Rounding out the Korean options were the grilled meats. We only ordered two of the meat options, but there were around 5-6 to choose from like boneless short rib, sirloin and pork belly. We decided to go with single orders of the LA short rib and dduk galbi. I liked the LA short rib a lot and found it had great barbeque char (my favorite!) and was not overcooked. The dduk galbi was interesting as I was hoping it would be similar to the Nongbu version with the rice sticks within the meat but there was only a very small piece in the middle of the meat patty. The dduk galbi kind of reminded me of a really sweet hamburger and it was a touch too sweet for my tastes so I probably won’t be ordering this again, but there are other grilled meats to try next time anyways.
Where I really focused my energy was on the sushi and sashimi. My favorite sushi is tamago (sweet egg) sushi and I always order at least one when I go for Japanese food. The best thing about sushi instead of a maki roll is you can get away with ordering only one piece, but since It’ All doesn’t have my second favorite sushi (inari), I just ordered two tamago sushi pieces instead. These were satisfying for me, but the rice wasn’t packed tightly so the second I picked it up with my chopsticks, it all fell apart on my plate. That doesn’t really bother me as I can’t eat the sushi in one bite anyway, so it’s a case of no harm no foul, but it might be a sticking point for someone else. It’ All limits the sashimi to a maximum of 20 pieces per person so that gave us a cap of 60 pieces of sashimi for our table of 3, which is typical for AYCE places in Edmonton. I have never reached the 20 piece maximum before, but we came close this time with 53 pieces ordered. My preference for sashimi is salmon and surf clam as I struggle with the texture of fattier fish options – tuna is a little too soft for my tastes. I enjoyed the sashimi quite a bit, especially the surf clam! The salmon wasn’t as thick as other places, but I think that is fine considering the variety available at It’ All and is probably a good way to minimize food waste.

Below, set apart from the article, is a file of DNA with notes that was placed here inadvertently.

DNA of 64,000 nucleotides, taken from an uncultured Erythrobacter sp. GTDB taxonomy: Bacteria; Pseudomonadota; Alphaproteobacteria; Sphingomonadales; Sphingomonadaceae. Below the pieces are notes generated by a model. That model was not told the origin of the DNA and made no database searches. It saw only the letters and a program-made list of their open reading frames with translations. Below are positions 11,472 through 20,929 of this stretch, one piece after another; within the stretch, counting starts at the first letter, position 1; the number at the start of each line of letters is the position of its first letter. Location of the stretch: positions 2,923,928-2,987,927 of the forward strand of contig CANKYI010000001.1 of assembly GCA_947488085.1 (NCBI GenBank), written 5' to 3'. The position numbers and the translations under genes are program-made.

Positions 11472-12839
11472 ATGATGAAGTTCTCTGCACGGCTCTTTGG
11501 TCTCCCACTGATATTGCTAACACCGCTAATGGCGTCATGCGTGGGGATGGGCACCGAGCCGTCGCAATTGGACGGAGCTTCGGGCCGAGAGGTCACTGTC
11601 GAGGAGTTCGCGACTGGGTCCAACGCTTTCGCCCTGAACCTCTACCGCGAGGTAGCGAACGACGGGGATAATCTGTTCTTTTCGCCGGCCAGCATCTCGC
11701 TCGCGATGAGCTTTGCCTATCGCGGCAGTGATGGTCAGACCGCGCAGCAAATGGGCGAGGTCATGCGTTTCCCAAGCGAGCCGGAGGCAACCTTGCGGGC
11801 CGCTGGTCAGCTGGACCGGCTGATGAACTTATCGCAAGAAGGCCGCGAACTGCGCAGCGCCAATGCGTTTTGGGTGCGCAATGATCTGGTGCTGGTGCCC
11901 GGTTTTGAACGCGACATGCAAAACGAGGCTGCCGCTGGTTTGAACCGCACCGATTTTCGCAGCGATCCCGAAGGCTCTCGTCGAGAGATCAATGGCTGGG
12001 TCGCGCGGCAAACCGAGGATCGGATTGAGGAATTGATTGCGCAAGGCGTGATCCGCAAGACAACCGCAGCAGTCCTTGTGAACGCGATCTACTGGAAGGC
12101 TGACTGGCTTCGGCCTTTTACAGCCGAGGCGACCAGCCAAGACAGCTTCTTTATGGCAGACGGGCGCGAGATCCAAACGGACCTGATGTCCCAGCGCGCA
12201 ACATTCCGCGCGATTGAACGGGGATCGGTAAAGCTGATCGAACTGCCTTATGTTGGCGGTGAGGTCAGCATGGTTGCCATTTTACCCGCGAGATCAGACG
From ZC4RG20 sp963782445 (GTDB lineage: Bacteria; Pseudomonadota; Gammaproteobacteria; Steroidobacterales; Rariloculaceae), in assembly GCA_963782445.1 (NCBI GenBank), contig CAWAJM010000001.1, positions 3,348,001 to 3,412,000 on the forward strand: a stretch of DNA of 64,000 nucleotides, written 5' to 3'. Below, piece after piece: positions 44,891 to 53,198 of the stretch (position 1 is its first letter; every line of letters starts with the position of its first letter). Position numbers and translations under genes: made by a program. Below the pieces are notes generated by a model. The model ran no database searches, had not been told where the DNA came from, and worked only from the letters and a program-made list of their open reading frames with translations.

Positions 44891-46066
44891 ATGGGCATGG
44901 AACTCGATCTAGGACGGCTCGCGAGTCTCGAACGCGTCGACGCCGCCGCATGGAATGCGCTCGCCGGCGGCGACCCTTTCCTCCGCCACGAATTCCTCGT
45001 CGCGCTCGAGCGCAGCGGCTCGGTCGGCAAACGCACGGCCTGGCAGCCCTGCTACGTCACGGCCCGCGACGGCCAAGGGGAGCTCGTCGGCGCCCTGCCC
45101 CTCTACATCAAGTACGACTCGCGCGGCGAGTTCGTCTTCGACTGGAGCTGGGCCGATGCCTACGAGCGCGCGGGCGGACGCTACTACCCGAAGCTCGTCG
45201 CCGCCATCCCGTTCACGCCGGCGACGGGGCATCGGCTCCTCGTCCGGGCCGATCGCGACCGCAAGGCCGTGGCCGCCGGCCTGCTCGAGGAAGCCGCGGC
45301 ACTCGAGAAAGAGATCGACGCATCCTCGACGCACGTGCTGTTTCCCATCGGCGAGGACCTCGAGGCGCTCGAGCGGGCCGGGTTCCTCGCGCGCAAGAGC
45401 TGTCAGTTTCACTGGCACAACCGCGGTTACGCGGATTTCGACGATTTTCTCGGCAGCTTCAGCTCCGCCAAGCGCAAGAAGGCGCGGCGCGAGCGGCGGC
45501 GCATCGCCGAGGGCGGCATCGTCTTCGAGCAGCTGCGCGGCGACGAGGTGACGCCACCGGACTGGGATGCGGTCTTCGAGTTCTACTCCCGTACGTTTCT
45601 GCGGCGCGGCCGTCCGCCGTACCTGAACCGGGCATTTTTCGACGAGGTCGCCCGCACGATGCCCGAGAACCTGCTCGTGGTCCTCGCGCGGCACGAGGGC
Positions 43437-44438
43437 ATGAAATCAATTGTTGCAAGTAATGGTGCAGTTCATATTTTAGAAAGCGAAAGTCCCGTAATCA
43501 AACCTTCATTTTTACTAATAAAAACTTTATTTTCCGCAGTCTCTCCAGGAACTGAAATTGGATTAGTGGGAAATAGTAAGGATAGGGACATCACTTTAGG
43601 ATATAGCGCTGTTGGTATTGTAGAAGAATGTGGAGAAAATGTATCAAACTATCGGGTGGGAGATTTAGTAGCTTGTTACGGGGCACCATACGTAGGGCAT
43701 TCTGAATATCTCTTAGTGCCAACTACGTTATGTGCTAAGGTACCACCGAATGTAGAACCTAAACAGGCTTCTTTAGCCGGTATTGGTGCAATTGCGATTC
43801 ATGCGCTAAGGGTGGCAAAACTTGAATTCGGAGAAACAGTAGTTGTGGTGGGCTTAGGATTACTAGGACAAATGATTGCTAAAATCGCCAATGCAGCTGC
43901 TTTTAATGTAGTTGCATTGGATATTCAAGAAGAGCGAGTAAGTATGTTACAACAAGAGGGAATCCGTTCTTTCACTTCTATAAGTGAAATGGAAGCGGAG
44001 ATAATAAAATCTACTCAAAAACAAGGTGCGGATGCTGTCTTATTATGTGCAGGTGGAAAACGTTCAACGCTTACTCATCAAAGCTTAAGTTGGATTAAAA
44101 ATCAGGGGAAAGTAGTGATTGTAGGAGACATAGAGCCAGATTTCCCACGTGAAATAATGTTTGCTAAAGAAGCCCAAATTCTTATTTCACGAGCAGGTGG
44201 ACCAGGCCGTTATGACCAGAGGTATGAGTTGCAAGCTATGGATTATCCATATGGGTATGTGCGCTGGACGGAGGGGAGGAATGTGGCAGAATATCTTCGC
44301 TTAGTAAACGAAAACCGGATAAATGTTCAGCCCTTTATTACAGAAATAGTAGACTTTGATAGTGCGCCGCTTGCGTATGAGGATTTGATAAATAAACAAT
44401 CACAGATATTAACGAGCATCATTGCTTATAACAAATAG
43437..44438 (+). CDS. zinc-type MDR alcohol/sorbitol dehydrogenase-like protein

What would an all you can eat meal be without dessert? It’ All has a mix of Asian and Western desserts and we did try a few like the petit fours, red bean paste mochi, other mochi and the bean manjoo. I thought the Asian desserts were not bad as they were not very sweet, and I liked the yellow and purple mochi with what I think is some kind of nut/seed filling? The bean manjoo reminds me of a fig newton but with red bean paste inside and I liked it a lot. I would pass on the petit fours next time as they were a little too sweet and the cake inside was a bit dry.
While a small dessert plate is nice, the best way to end the meal is actually to take a jaunt over to the popsicle cooler for a frozen treat. It’ All does ask that you keep it to one per person, but I think you would be hard pressed to be able to eat more than one after a large meal. Unfortunately, it’s not easy to tell what each popsicle is since it’s all in Korean, but the staff can answer your question as to what each flavour is if you need help. I tried a cream soda popsicle and it was the perfect ending to our meal!
So What Would Argenplath Pay?
Dinner at It’ All was $36.99 + tax and tip for each person and that covers everything except drinks. JP had a cocktail and it was an additional $7, so not overpriced compared to current cocktail prices across the city. My issue with AYCE is usually trying to justify the price for the amount I eat and I think that as long as you don’t fill up on all the cooked food items at the buffet, but rather order items like the grilled meat, sushi and sashimi, you can find some value in this price. Overall, I had an enjoyable dinner with my friends and based on the amount of surf clam I ate, I did got my money’s worth at the end of the day. So if you like Japanese and Korean food and can eat a lot of it, I would definitely suggest giving It’ All a go!